Mr O'Toole: You have already touched on this: one of the other structural things is around the management of information. Some of that seems to stem from the transition from the old education and library boards to a unified Education Authority. I have two questions. First, can you explain your view on the management of information, how bad is it, or how bad was it, and what is being done to address that? Secondly, are there outstanding challenges in specific legacy offices or areas from the old education and library boards? For example, are there bits of Northern Ireland where the information on special educational need is collected and managed less well than in other areas? The first question is about how bad it is, and the second is about what areas are still doing badly, or doing the worst.
Ms Long: We now have one regional management information system. What the Education Authority lacks is data analytics and expertise around that system. We also suffered from the 2019 audit of practices; it described staff as working in very difficult environments and managing multiple pressures. In that sort of environment, you find that the rigour around data may not always be there. It has been a combination of the rigour on input, the absence of any meaningful data analytics within the Education Authority and not having a defined and clear performance framework, through which that management of information could be fed and reviewed.
Ms Long: I would not say geographies; I would say service areas. The Audit Office report highlighted that, in stage 3 services, for example, it is not clear that we have a consistent and rigorous approach to data management, data quality and data input.
Mr O'Toole: You talked about data analytics expertise, but one of the specific things that came out, which we discussed with the Audit Office, was that the problem was as basic as data input; some areas were using Excel and others were using Sage or something else. Is that being addressed?
Ms Long: Yes, it is being addressed. It certainly has been addressed at the statutory operations phase. As Una has described, COVID has allowed us to take that further again. It is now the stage 3 services that I feel we need to get into with the same level of rigour and ensure that we have the same level of consistent data and data quality.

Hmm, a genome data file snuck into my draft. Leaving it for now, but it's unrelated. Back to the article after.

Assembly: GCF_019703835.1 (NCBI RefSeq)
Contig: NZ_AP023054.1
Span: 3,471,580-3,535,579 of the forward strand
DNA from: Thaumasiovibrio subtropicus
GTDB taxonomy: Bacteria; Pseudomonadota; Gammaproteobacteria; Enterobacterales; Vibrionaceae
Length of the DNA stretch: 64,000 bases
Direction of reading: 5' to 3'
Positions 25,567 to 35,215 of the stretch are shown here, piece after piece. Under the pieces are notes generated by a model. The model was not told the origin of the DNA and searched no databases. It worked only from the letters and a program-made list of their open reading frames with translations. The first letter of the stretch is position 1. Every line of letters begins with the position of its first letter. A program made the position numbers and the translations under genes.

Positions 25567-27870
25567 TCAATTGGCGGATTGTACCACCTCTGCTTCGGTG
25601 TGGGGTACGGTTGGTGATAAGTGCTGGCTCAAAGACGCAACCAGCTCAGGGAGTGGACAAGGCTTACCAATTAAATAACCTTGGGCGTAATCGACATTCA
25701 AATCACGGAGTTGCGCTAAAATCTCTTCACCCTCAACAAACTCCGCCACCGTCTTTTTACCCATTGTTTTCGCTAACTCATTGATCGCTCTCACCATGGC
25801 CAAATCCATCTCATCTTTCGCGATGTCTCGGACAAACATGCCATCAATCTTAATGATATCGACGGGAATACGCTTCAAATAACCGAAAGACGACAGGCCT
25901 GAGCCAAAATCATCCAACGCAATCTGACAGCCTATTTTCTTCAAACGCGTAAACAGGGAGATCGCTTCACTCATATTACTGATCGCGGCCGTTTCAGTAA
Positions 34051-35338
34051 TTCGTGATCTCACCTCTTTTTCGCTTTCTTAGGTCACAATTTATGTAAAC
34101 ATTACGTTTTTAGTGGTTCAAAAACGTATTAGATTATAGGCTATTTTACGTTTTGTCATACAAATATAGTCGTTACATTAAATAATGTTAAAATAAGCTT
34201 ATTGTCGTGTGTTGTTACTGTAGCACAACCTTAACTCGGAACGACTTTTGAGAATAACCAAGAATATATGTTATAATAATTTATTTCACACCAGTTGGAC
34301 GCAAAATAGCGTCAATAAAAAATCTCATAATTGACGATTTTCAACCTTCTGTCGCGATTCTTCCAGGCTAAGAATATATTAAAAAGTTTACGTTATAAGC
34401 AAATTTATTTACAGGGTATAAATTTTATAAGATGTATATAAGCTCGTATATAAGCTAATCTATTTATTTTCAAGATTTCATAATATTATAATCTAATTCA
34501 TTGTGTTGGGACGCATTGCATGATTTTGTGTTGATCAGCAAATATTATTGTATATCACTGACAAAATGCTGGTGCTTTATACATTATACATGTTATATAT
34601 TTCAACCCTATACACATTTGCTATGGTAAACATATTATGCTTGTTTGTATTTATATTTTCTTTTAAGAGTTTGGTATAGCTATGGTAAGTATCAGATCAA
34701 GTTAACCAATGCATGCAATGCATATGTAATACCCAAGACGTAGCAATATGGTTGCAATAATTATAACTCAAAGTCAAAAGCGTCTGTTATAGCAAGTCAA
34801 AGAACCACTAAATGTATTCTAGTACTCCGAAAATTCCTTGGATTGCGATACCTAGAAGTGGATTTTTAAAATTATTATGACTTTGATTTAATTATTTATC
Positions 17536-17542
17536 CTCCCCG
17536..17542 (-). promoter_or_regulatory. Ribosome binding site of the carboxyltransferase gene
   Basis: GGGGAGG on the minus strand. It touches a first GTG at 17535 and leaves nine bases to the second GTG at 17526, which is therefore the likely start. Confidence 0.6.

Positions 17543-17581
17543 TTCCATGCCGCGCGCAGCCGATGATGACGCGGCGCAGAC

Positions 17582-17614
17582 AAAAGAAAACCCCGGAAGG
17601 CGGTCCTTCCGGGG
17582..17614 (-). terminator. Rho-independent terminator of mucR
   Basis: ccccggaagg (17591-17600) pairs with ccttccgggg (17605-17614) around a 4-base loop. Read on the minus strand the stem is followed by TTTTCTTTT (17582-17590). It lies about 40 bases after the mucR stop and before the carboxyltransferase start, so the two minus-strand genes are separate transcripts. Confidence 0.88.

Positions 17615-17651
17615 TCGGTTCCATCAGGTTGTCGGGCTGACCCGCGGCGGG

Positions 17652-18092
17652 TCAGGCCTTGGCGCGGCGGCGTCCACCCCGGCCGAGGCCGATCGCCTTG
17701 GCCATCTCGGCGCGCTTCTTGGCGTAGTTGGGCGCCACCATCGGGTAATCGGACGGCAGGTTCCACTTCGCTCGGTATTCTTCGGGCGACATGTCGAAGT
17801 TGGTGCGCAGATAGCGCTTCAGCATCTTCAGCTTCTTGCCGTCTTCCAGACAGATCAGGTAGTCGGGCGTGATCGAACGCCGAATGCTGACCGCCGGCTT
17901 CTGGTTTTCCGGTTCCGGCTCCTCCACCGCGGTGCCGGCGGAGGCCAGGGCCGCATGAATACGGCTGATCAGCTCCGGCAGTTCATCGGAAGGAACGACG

Mr O'Toole: I have one final point to make, if I may. You mentioned a lack of data analytics expertise. Does that mean that there are, as it were, too many generous managers who may be very able and diligent but are without specific data analytics training, or are you looking for data scientists to come to work in the EA? What is the specific expertise that you want and how are you going to get it?
Ms Long: OK. At this point, some of the expertise that has been developed has been in individual directorates and, therefore, is not necessarily delivering in a corporate and consistent way. The first stage for us is to ensure that the staff in our various directorates can come together collectively and corporately and then decide what training we might need for them. It is a difficult balance to strike, as everyone commented earlier. We know how stretched budgets are, especially budgets to schools, so, in that context, I do not wish to start to seek to recruit and build a large corporate centre, but I need to find a way, using the resources and expertise that I have, to maximise that. That will probably come about through identification and delivery of further training.